Marc Chandler

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Marc Chandler
About the author:

Head of Global Currency Strategy at Brown Brothers Harriman.

The Fed Meeting is Overshadowing European Politics

Date: 15 September 2016

Yellow lights are flashing.  Bonds remain heavy despite a weak spate of data that would seem to remove nearly any chance that Fed will hike rates next week.  The implications of the disappointing retail sales data indicates that estimates for Q3 GDP will be revised lower.

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The Day's Data/Events Likely not to Push the Needle

Date: 15 September 2016

Looking at the diary, today is the most important day of the week. The Bank of England and the Swiss National Bank meet.  The UK reports retail sales.  EMU reports CPI figures.  The US reports retail sales, industrial output, and two September Fed surveys.  Yet the economic updates are unlikely change sentiment ahead of next week FOMC and BOJ meetings.

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Less of a Problem than You May Have Heard

Date: 14 September 2016

There has been much discussion in the US presidential campaign about immigration, especially from Mexico.  Trump has proposed a wall for the 2000-mile border.   Different types of fences are on about a third of the border as it stands today.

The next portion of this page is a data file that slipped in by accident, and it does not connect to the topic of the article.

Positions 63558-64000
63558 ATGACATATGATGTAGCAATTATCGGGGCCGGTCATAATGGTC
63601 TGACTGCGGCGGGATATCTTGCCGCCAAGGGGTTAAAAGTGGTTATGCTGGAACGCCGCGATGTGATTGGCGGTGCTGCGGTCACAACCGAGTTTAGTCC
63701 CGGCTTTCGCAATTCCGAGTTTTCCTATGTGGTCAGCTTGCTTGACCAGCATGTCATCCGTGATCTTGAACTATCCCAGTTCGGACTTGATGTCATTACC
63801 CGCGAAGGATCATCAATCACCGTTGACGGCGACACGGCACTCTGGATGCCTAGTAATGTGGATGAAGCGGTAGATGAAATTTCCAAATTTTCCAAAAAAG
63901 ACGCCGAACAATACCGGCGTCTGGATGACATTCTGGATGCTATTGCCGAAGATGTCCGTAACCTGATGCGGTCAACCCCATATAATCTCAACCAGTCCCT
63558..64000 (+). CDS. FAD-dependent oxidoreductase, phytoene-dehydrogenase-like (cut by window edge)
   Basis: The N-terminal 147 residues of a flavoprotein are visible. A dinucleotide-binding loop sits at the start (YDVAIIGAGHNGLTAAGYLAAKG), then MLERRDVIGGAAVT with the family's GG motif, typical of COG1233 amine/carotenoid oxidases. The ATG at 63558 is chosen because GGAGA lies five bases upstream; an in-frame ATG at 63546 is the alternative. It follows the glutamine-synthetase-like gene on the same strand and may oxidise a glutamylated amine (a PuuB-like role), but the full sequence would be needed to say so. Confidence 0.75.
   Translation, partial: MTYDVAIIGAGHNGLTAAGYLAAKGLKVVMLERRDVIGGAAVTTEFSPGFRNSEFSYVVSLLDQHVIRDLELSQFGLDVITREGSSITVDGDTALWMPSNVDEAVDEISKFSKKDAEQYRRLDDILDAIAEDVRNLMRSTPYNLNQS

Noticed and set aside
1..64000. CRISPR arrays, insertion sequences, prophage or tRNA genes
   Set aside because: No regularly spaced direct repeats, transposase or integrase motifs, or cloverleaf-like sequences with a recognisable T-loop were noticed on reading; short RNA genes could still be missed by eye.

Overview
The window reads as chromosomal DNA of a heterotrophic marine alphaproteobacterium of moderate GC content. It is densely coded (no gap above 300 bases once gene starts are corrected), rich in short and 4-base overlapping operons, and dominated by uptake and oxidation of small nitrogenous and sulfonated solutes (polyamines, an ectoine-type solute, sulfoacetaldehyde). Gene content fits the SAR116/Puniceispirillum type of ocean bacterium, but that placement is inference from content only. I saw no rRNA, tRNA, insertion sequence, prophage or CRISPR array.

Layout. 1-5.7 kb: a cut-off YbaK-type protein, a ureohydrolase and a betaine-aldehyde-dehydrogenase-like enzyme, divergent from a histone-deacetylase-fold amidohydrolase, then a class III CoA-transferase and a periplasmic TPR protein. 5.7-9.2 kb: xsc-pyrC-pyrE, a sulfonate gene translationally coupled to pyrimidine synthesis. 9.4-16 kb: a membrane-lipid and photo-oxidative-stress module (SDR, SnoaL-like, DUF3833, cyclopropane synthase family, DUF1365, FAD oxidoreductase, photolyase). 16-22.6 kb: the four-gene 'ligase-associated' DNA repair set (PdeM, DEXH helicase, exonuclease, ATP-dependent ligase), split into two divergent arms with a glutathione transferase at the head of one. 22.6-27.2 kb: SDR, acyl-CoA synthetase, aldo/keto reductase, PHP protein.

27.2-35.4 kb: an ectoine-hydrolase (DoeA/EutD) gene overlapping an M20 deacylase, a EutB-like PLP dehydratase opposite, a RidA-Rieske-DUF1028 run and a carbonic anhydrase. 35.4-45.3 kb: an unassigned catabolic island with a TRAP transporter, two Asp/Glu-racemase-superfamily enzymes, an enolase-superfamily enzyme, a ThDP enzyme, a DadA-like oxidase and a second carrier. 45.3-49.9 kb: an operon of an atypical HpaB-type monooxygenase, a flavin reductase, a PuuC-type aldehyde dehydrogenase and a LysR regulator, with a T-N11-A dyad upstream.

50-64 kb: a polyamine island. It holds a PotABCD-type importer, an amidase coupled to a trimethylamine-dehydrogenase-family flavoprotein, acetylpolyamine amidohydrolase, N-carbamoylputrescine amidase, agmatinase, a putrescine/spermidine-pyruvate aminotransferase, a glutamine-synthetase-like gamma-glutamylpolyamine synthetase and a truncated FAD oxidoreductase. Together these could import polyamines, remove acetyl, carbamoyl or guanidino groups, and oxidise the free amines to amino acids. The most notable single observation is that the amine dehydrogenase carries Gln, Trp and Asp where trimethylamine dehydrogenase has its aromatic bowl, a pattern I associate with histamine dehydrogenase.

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Searching for Stability

Date: 14 September 2016

The markets are trying to catch their collective breath after yesterday's dramatic moves.  The sharp slide in US equities may have weighed on Asian markets, but losses are mild. Still, the MSCI Asia-Pacific Index was off 0.8%, the fifth consecutive losing session. European bourses are slightly firmer, but appear to be awaiting the US open for stronger directional cues.

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Maxed Out Monetary Policy

Date: 13 September 2016

The market has not changed its mind.  Following Brainard's comments yesterday the market had downgraded the chances, which were already modest, of a Fed hike next week.  The September Fed funds futures is unchanged on the day.  The implied yield of 41 bp matches the 50-day moving average.